So quite a lot of materials actually after Stalin’s death, during the period of Khrushchev’s anti-Stalin campaign, were destroyed. Plus there are various legends about the personal searches for documents that compromised Khrushchev and his fellows, and about the destruction of those documents. But when we wrote that phrase we were thinking of course about October 16, 1941. And we heard about the destruction of the documents early in Khrushchev’s administration. But we did not know exactly what they burned.

AK: Where was the collection [Pamiat’ (Memory)] put together, where was it published, if one can say that about a samizdat collection, in Moscow or in Leningrad?

AR: Each volume was different. I think that the first volume except for the foreword we did all the way through the final clean copies in Leningrad. But the work on the foreword happened I think it Moscow and the final binding might have been also in Moscow, although I do not remember exactly. Usually the last phase of work happened in Moscow. If for no other reason than that it was more reliable to send copies to the West from Moscow. That was, of course, something we worried about a lot.

The binding, the compilation of the index of names – this is a lot of work. It took a week to sit down and do the name index. At that time nothing was computerized. Therefore we had to write out cards, then design chapters to fit them, the full pagination and so forth. That last stage of the work usually took a few weeks and usually, since we were teachers, we did this in Moscow in some apartment during our summer vacation.

I left for vacation, say, on June 20, and on June 20, I would go with Sergei Dediulin, or with Sasha Dobkin came to Moscow and here someone would join us – Sania Daniel, Alesha Korotaev. And in the apartment of one of our friends – the most important thing was to find an absolutely clean apartment and move there, not to fun from place to place, so as not to bring a tail there.

I remember how one of my distant relatives left somewhere and left us her apartment for two weeks in the area of the metro “Paveletskaia.” Of Alesha Korotaev’s cousin would go somewhere and leave his apartment at Maslovka. More than once that part of the rough draft work got done in the apartment of our friend, I don’t even remember whether she knew anything about it… She probably knew. I don’t remember very well any more. That was Liudmila Polikovskaia. She had a good apartment right in the very center, very convenient, on Spiridonovka. I remember one apartment, another, a third, but to imagine that we would sit at Larisa Bogoraz’s place or at Sania Daniel’s and put together the volumes, and do that terrible rough draft work… there was none of that. Generally speaking, I really love that rough draft work. My greatest pleasure in those years was doing that rough draft work. Of course, there were specialists better than me – Serezha Dediulin, Sasha Dobkin.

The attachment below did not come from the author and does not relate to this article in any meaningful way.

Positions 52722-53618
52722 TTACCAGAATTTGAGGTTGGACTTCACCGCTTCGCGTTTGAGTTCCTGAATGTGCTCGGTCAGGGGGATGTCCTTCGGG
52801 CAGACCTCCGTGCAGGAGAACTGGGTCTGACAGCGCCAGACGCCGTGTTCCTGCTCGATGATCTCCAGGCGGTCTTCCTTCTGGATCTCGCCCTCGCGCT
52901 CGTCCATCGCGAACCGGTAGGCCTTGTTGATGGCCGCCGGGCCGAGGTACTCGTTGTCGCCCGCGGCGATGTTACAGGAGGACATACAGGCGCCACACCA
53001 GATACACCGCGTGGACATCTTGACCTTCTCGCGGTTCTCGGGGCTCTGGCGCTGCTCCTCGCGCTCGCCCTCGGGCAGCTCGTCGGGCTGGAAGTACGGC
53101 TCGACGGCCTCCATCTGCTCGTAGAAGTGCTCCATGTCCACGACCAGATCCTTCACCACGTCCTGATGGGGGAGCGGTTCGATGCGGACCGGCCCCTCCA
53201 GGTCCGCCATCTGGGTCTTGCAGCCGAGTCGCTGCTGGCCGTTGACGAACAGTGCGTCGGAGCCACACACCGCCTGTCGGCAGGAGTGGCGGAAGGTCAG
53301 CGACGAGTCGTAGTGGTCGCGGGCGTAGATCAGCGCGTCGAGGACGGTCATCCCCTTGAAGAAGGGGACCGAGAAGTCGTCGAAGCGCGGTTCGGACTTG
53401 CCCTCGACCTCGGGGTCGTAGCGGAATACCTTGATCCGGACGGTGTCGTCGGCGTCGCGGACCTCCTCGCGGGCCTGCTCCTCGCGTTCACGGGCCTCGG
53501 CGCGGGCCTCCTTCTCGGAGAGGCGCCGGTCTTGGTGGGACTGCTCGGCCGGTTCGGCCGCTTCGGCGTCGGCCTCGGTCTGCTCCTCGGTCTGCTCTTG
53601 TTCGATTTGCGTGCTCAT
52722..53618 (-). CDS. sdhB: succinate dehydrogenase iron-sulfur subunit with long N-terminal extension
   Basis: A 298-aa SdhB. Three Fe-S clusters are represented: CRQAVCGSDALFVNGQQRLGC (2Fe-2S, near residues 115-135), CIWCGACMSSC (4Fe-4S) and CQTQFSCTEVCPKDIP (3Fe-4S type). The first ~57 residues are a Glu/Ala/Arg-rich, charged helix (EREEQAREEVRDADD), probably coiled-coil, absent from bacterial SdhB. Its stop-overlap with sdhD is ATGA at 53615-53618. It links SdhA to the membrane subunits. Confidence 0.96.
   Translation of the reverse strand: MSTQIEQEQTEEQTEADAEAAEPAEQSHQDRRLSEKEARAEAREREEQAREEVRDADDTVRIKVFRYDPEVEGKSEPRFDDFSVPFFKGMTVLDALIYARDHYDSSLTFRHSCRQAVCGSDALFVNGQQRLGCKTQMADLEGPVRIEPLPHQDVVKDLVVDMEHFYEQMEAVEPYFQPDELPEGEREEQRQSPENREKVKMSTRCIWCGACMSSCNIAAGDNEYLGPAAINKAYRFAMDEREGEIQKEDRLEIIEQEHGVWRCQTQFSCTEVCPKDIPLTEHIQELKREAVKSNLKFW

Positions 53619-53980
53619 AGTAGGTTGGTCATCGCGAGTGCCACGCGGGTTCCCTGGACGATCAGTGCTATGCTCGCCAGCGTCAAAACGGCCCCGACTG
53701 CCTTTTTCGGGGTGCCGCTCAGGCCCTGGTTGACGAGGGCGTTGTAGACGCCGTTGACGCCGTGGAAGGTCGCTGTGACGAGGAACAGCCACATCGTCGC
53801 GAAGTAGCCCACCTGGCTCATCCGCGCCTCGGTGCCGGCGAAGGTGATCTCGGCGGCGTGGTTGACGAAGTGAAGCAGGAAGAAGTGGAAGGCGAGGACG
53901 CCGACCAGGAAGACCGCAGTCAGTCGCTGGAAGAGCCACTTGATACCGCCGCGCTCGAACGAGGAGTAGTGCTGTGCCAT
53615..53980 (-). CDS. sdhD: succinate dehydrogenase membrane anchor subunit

AK: Of what does that rough draft work consist?

AR: Rough draft work – that’s the indices, it is the final check of some names, the final check of some notes, it’s the compilation of lists of what did not get done, the list of illustrations, if we thought that the volume would be illustrated. Because there were all manner of photographic illustrations in various volumes. Generally speaking it is when you don’t go anywhere, you just sit with friends, just the two of you, or the three of you, you sit and finish the book.

AK: Who was part of the editorial collective?

AR: We didn’t have one. We didn’t have an editorial collective or an editor-in-chief. Therefore, when they call me the editor of Pamiat’ (Memory) – that’s not correct. I would say that I was like the director of the collective farm. My role was approximately like what it is now in “Memorial.” In essence, after all, I am nothing but the director of a collective farm. To find money for projects, to find a place to work, so that some kind of schedules are followed, deadlines… we had various roles among us, but that was mine. So I, so to say, facilitated the process, not in the sense of financing it – that is a separate conversation – but say someone does not submit their materials in time, we had an agreement, and he didn’t do it. And I have to get something from him, there was no one to do it apparently but me. Or to force Sania Daniel to write the next bit. Sania was always in fact legendary for not accomplishing anything at all on time. And so one had to force him, to convince him. In the end he would sit down and do everything quickly, but he had to be somewhere where he would be sat down, so that he would not want to sleep – he always wanted to sleep – and didn’t go visiting. He always loved to go visiting. It always seemed that way to me, anyway. So I had something more like a role on the collective farm, and not the role of an editor-in-chief.